“We have a great conversation with our mayor,” Corado told the Blade. “I feel for the first time that they are really addressing our issues.”
— Mayor Muriel Bowser (@MayorBowser) June 13, 2015
Temperatures were in the low 90s when the parade kicked off from 22nd and P Streets, N.W. The thunderstorms that had been forecast to move through the D.C. area on Saturday did not materialize.
Festival draws more than 250,000
Organizers told the Blade that more than 250,000 people attended the annual Capital Pride festival on Sunday that took place on Pennsylvania Avenue between Third and Seventh Streets, N.W.
The D.C. Office of Human Rights, the Central Intelligence Agency, Log Cabin Republicans and D.C. Frontrunners were among the hundreds of groups that took part. Carly Rae Jepsen, En Vogue, Amber, Wilson Phillips and Katy Tiz headlined the festival.
A thunderstorm with torrential downpours moved through D.C. at the time the headliners were taking the stage.
— Capital Pride (@CapitalPrideDC) June 14, 2015
The super secret U.S. Office of the Director of Intelligence for the first time hosted a booth at the festival, joining booths hosted at the annual festival since 2012 by the Central Intelligence Agency and the Federal Bureau of Investigation.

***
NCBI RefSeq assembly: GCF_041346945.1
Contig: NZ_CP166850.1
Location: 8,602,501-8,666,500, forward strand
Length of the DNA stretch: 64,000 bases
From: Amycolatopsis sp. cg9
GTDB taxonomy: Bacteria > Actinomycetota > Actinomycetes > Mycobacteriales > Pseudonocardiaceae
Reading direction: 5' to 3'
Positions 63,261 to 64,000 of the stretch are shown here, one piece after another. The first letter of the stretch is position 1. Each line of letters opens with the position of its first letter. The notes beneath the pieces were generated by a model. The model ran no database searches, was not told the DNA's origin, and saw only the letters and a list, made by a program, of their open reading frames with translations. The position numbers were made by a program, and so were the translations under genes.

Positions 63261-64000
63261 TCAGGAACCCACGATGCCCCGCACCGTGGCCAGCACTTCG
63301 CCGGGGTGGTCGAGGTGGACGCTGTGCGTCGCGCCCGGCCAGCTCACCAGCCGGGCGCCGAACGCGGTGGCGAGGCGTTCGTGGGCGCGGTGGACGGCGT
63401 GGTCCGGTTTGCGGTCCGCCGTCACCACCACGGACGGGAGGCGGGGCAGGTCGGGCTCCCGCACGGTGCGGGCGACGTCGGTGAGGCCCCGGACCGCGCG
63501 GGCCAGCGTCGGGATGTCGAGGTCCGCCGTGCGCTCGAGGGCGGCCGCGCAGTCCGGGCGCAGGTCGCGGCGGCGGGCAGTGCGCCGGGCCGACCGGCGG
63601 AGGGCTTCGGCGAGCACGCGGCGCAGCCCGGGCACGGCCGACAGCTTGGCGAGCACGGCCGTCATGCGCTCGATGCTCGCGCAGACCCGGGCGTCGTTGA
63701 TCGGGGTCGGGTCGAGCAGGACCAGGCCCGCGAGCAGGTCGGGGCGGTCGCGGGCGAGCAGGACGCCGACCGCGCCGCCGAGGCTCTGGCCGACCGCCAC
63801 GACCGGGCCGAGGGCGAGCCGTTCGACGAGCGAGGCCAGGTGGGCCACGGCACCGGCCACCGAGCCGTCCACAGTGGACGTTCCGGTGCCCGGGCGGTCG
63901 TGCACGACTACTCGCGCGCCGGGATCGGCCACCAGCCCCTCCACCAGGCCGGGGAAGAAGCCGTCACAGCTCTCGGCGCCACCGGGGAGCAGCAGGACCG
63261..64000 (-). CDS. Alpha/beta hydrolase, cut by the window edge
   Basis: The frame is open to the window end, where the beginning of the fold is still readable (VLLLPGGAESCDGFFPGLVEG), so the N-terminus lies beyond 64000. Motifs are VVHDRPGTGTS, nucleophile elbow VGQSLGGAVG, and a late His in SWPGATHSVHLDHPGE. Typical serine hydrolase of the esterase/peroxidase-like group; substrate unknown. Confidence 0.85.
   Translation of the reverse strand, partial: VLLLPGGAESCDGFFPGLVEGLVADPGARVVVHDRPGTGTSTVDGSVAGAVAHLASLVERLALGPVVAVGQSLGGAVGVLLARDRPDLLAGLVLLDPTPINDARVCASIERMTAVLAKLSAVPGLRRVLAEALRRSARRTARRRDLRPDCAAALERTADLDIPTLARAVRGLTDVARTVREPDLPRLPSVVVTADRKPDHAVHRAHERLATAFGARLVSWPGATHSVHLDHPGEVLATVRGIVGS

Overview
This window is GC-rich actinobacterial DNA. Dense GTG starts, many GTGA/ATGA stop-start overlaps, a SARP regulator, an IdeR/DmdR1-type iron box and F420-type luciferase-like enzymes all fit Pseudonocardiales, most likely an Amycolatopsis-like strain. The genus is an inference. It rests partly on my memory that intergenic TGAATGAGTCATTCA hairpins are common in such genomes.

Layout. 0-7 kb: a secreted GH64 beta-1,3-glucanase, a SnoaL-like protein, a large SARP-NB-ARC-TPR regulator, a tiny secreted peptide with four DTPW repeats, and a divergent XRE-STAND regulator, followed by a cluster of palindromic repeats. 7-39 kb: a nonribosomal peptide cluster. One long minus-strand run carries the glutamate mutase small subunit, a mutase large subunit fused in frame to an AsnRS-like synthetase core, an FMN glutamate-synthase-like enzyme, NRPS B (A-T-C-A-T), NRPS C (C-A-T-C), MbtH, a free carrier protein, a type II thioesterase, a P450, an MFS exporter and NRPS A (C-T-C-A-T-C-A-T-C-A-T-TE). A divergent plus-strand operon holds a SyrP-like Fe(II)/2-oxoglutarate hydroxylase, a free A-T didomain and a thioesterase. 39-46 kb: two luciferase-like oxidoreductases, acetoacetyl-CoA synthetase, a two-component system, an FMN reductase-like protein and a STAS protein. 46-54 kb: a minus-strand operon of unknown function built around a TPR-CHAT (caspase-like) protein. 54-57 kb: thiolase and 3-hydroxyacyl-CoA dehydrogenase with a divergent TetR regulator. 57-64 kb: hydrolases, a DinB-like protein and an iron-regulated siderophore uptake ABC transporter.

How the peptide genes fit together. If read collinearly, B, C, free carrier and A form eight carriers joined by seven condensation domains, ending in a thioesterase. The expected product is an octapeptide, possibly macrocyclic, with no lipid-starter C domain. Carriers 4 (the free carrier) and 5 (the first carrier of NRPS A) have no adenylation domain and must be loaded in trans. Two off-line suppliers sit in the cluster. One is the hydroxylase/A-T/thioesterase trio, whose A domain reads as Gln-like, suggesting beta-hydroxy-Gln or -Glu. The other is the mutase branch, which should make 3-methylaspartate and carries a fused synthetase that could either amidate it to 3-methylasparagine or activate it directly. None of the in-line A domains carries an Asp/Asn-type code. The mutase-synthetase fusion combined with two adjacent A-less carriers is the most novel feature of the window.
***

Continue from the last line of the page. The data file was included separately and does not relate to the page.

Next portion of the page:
The presence of government agencies like the FBI and CIA – which banned LGBT people from working for them as recently as the 1980s – highlights the dramatic advances in LGBT rights, according to Capital Pride organizers.
The Office of the Director of Intelligence, which oversees and coordinates activities of 17 U.S. intelligence related agencies, including the FBI and the CIA, was among at least a dozen U.S. government agencies or departments to host a booth at this year’s Capital Pride Festival.
Other federal agencies hosting booths included the Department of Justice, the D.C. Office of the U.S. Attorney, the Department of Energy, the U.S. Census Bureau, the Department of Defense’s Office of the U.S. Armed Forces, and the U.S. Coast Guard.
“If you go back 40 years, not only would these agencies not be there at the festival but we were not welcome to work at these agencies,” said Bernie Delia, president of the Capital Pride board and a Justice Department attorney.